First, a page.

Here’s my advice on this… do what I would do if I was struggling in this area. Seek out your favorite photographers. Most of the top photographers that inspire me offer a wide range of services, including post-processing tutoring.
They also offer quality instructional materials. Whether you’re a beginner, intermediate, or even advanced in post-processing skills (looking to develop your skills and improve the quality of your images), use their video tutorials and/or e-books. Watch (or read) them over and over and practice the tips they offer. Even at my stage as a full-time professional photographer for over 13 years (and having taken many Photoshop classes), I still purchase many other top photographers instructional materials in a quest to keep learning, growing, and improving!
Another option is one-on-one instruction… specifically, one-on-one Skype (screen-sharing) lessons. I believe if you approach a Skype lesson (or lessons) prepared with your most important questions and lessons you want to learn, you can accomplish great strides in the steep learning curve.
Tip # 5: Try the Ultra-wide
This tip is short and sweet. Try radical new approaches with the new generation of ultra-wide lenses. I remember when the Nikon 14-24 was the widest, most popular corrected lens in the industry. Well, times change quickly! I’ve been shooting with the Canon 11-24 (on my Sony A7R2 and A7S) for a year and a half and have enjoyed the extreme angle so much that I have shot about 85% at 11mm since its purchase. I also just recently bought the Voigtlander 10mm (corrected rectilinear); it’s on order and I cannot wait to put it to work!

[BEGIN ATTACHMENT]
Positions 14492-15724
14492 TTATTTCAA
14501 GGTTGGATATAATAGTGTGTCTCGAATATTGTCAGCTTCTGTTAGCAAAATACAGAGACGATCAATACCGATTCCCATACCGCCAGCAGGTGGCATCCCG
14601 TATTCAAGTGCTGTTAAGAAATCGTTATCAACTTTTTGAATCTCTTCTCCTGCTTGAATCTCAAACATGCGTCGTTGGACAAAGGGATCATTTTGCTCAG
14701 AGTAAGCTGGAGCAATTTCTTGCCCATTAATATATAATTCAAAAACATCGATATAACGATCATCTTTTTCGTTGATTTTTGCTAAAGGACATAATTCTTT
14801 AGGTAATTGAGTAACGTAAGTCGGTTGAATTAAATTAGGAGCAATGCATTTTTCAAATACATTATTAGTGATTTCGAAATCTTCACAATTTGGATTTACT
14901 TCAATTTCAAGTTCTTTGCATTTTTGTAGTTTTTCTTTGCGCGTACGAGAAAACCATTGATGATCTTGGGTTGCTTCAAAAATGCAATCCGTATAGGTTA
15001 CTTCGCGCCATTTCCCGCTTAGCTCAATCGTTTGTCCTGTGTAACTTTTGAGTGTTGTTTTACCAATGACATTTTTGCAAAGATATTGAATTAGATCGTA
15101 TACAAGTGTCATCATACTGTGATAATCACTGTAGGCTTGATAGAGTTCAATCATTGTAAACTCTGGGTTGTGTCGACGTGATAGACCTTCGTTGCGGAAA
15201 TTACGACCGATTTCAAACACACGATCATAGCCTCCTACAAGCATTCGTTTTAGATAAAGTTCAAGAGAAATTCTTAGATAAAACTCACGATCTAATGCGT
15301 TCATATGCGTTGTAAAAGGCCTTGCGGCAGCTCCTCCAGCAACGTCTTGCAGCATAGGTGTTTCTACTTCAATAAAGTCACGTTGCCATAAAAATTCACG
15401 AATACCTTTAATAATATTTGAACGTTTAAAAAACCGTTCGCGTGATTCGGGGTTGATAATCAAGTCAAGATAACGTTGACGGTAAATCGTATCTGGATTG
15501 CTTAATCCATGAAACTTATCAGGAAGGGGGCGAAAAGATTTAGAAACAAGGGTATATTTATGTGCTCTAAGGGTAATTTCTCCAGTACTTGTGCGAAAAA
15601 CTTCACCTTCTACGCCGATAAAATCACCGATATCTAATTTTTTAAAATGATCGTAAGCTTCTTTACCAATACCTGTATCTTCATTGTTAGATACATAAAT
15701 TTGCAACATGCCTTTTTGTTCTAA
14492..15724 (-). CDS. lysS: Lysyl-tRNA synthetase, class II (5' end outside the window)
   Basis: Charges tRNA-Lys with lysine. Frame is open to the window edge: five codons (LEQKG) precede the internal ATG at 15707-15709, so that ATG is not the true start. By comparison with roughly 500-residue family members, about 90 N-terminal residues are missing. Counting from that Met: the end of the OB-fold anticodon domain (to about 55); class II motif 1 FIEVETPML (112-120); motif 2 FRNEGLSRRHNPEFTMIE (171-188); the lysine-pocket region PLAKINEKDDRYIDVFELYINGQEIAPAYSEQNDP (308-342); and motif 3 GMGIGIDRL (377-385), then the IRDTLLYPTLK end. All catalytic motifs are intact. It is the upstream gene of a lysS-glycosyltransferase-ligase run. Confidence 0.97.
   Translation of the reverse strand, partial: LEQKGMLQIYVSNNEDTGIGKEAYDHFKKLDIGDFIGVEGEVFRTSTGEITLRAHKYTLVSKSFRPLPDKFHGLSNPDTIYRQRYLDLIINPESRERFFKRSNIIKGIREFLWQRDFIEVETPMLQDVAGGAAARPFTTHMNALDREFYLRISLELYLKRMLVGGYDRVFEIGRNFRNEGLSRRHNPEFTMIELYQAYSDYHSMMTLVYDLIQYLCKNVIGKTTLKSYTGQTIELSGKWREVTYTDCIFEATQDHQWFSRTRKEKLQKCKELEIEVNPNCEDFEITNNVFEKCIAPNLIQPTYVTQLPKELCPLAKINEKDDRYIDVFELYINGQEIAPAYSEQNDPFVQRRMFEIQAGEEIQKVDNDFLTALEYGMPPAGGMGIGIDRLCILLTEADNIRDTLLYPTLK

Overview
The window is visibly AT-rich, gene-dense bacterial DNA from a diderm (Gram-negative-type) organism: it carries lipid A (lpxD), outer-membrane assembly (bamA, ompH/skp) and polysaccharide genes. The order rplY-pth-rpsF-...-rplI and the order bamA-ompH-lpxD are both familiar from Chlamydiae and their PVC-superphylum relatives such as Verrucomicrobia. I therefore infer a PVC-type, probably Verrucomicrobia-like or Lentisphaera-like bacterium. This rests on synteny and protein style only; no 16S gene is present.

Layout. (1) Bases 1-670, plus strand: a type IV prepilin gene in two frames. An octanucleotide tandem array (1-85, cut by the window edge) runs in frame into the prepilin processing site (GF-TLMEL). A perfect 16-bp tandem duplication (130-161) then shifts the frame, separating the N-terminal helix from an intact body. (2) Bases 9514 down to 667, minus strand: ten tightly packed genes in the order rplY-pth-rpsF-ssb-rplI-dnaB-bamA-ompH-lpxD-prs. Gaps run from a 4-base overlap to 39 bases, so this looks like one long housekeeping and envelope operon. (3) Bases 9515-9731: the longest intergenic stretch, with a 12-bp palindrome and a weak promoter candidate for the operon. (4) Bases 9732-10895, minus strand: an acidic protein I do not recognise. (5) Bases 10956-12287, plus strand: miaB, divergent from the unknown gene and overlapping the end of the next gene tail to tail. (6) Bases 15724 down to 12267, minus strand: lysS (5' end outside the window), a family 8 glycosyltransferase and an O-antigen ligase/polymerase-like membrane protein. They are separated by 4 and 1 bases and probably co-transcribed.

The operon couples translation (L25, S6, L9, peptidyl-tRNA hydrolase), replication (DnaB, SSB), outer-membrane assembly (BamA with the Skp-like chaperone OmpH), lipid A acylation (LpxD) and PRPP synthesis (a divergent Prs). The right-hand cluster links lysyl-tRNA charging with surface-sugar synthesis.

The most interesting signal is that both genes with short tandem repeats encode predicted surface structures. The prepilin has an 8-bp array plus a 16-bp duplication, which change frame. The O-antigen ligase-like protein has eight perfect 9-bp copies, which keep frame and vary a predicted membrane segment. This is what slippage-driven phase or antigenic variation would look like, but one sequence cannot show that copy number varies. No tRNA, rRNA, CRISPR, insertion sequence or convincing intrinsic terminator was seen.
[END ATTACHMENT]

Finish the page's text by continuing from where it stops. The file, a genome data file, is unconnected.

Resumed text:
Why so extreme on the wide end? For me, new, radical takes on landscape get my blood pumping! I love what these lenses can do to create fresh perspectives and even distort reality into something new and unusual. Not everyone is a wide shooter but, for those interested, these lenses are a blast. Often, I don’t even go out photographing with any other lens.
As far as the distortion that some want to avoid… I embrace it! Wider more flaring skies, wider more radical lead in lines… I love it all.
A recent client from Chicago showed me his large portfolio of city-scapes with the Canon 11mm. My whole workshop was very impressed by his work. Some may say “yeah but it makes some straight lines crooked.” In some cases, that’s true; but unless you’re doing strict architecture photography, I say, “who cares!?” This is art. Get radical. Break the rules. Have fun.
For this approach, because the eye doesn’t see like these lenses do, you really must take the camera off the tripod and experiment in free-form fashion. Go low to the ground… so as high as you can reach… walk around in free-flowing fashion watching the LCD or viewfinder (or both) every step of the way. Notice how even an inch can make a huge difference in the look of an image. Notice all of the possible compositions in even a small, scenic area.
My parting words for this post? Try new stuff… break the rules… embrace the passion… and don’t be afraid of failure.